A day after North Carolina-Chapel Hill sent students home because a bunch of people on campus tested positive for COVID-19, the University of Notre Dame has taken a similar step (albeit temporary, for the moment) by making instruction online only for two weeks in order to try and head-off an outbreak at their school.
This move was announced on Tuesday by President Rev. John Jenkins, who added that they may have to send students home for longer if the situation doesn't improve.
“If these steps are not successful, we’ll have to send students home as we did last spring,” Jenkins said on a conference call. “The virus is a formidable foe. For the past week it has been winning.”
According to CNBC, Jenkins' comments come after the campus saw a spike following an off-campus party. The school is now reporting 147 total cases, though it may already be higher if you click that link (for reference, Chapel Hill had 135 before shutting things down).
Notre Dame started tracking positive tests two weeks ago
“Our contact tracing analysis indicates that most infections are coming from off campus gatherings. Students infected at those gatherings passed it on to others who in turn passed the virus on to a further group, resulting in the positive cases we have seen,” Jenkins added.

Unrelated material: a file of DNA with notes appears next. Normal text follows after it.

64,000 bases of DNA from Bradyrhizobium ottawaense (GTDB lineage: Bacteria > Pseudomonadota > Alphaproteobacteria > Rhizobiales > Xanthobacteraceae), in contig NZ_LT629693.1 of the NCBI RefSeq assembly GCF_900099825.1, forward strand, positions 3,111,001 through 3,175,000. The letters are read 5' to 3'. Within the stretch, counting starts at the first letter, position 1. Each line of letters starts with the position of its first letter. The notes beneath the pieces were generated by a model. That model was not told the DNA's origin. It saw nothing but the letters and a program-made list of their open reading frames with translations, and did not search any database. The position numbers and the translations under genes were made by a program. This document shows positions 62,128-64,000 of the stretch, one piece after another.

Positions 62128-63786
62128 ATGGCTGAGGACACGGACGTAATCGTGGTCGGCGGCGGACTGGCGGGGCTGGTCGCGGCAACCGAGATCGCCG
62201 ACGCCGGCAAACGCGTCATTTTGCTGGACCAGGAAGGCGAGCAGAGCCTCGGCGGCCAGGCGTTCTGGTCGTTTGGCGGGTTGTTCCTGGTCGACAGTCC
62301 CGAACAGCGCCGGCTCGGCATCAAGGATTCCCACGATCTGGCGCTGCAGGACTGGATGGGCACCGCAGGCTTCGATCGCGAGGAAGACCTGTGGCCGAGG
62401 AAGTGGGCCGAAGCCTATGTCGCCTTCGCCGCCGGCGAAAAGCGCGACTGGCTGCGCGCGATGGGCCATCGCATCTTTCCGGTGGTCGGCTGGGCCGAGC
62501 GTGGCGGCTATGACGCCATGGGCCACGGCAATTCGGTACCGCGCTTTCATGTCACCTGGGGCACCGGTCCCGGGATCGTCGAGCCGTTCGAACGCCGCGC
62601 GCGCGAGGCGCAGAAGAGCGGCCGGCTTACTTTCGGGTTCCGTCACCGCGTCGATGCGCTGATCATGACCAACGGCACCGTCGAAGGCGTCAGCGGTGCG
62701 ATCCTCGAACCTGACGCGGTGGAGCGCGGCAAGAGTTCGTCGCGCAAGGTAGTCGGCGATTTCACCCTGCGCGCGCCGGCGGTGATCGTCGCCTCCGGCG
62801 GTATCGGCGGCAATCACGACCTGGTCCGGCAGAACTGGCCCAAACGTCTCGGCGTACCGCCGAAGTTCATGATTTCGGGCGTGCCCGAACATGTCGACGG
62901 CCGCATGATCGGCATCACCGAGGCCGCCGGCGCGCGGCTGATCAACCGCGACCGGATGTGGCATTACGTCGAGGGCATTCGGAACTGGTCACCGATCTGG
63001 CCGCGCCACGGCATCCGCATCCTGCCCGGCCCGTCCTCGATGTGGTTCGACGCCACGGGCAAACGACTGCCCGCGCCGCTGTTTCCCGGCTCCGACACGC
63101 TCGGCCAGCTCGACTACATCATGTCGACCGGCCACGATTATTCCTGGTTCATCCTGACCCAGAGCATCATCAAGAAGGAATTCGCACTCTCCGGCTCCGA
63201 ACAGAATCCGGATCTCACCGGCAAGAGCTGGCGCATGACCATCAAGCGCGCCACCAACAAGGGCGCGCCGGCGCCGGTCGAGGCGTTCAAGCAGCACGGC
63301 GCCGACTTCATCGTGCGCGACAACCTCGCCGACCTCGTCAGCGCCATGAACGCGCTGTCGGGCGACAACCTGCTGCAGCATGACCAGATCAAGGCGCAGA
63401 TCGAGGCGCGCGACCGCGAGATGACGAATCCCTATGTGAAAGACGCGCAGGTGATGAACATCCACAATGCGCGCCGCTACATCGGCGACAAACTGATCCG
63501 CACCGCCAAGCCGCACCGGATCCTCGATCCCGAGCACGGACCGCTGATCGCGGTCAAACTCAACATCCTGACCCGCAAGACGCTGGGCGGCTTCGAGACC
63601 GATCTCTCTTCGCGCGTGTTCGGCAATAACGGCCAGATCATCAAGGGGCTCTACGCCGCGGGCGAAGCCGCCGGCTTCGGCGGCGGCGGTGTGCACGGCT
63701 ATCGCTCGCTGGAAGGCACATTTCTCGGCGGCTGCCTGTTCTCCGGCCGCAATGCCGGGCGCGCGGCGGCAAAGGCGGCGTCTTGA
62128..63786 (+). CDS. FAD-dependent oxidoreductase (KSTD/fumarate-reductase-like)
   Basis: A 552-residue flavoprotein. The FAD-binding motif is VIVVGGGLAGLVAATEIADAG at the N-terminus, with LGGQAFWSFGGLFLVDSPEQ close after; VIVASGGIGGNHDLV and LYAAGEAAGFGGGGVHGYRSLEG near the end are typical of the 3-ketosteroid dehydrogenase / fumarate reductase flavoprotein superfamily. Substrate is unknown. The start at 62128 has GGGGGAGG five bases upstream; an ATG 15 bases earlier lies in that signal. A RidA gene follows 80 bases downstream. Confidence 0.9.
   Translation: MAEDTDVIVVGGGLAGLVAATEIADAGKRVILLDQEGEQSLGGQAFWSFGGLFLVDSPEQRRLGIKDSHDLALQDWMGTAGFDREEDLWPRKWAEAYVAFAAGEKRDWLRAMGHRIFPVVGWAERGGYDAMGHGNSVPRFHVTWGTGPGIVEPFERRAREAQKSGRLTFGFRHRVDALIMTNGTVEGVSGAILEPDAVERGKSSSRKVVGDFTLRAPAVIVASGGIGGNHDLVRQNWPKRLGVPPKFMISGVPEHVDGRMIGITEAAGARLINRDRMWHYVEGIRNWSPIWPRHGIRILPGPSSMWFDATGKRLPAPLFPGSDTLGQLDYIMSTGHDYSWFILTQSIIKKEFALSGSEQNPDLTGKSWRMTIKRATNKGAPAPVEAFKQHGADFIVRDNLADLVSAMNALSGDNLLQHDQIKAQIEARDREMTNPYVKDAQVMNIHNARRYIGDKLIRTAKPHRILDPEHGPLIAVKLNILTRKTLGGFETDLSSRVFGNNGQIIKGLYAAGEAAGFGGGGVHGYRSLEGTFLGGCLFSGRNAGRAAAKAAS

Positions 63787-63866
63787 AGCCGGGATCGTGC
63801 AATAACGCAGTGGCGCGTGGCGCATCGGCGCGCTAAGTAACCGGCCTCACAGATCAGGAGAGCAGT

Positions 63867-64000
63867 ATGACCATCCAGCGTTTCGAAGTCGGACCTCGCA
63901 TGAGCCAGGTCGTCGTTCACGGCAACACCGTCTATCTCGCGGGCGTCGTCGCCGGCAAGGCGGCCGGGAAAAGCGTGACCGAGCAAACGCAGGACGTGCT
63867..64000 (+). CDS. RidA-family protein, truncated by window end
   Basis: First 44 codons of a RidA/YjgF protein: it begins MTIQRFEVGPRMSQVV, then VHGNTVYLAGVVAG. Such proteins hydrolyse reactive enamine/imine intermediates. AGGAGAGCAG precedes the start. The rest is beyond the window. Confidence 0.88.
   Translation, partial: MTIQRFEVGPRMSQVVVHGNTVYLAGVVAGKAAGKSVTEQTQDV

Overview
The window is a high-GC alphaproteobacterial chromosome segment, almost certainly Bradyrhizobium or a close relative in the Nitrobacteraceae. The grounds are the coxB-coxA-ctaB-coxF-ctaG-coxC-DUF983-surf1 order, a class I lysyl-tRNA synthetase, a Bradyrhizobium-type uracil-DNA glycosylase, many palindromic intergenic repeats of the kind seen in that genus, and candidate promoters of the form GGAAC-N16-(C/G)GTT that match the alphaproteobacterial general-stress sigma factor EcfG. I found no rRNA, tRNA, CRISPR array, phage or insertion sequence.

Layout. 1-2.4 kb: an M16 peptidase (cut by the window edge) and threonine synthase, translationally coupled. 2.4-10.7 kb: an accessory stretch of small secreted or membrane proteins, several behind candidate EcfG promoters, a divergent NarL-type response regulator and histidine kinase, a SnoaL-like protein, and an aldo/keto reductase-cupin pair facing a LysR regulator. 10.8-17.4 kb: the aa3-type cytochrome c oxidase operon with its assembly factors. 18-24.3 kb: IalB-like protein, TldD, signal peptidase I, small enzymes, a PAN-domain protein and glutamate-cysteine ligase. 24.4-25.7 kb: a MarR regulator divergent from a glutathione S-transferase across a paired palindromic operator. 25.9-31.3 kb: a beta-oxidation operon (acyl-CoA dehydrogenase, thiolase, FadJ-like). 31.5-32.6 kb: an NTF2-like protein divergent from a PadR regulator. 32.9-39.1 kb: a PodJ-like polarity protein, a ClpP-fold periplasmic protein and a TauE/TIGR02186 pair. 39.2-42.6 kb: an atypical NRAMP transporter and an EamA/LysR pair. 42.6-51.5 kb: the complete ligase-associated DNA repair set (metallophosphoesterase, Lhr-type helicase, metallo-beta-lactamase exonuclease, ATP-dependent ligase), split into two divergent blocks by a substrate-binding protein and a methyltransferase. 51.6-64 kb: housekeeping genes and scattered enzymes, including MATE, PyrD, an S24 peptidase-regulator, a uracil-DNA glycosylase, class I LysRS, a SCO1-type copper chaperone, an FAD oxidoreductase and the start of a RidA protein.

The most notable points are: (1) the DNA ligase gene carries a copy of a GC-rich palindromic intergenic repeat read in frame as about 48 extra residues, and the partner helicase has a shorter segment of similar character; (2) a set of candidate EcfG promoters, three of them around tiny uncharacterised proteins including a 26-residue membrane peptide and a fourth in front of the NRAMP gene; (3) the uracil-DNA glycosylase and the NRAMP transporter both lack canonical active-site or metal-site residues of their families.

The Hill reports that Jenkins also said those who repeatedly or blatantly ignore health and safety measures will be punished. If you don't go there (probable), sorry for making you read that/this quote. "Serious or persistent failure to comply with health protocols will be handled as a disciplinary matter for students," Jenkins said, before adding, "depending on the nature of the incident, violations of our standards could jeopardize your presence in our campus community."
The university saw its first positive case reported on August 6, and since then they've had almost 16 percent of their 927 tests come back confirming the virus. If you've been reading these articles with any sort of regularity you're aware that's a pretty high positivity rate.
For context, the university (in a release intended to show how prepped they were for their return...which hasn't aged great) says that they pre-screened almost 12,000 students when they came back to school earlier in the month. Only 33 of those came back positive, which is less than one-third of a percent.
hinted at outright stated above, the school is ascribing a lot of the blame to an off-campus party. On Friday, school spokesman Paul Browne told the South Bend Tribune that most of the cases could be traced back to said bash.
“What it reinforces is our concern that it only takes a weak link,” Browne said. “You can have a very strong chain, but if you have only one weak link, it can cause numbers to spike.”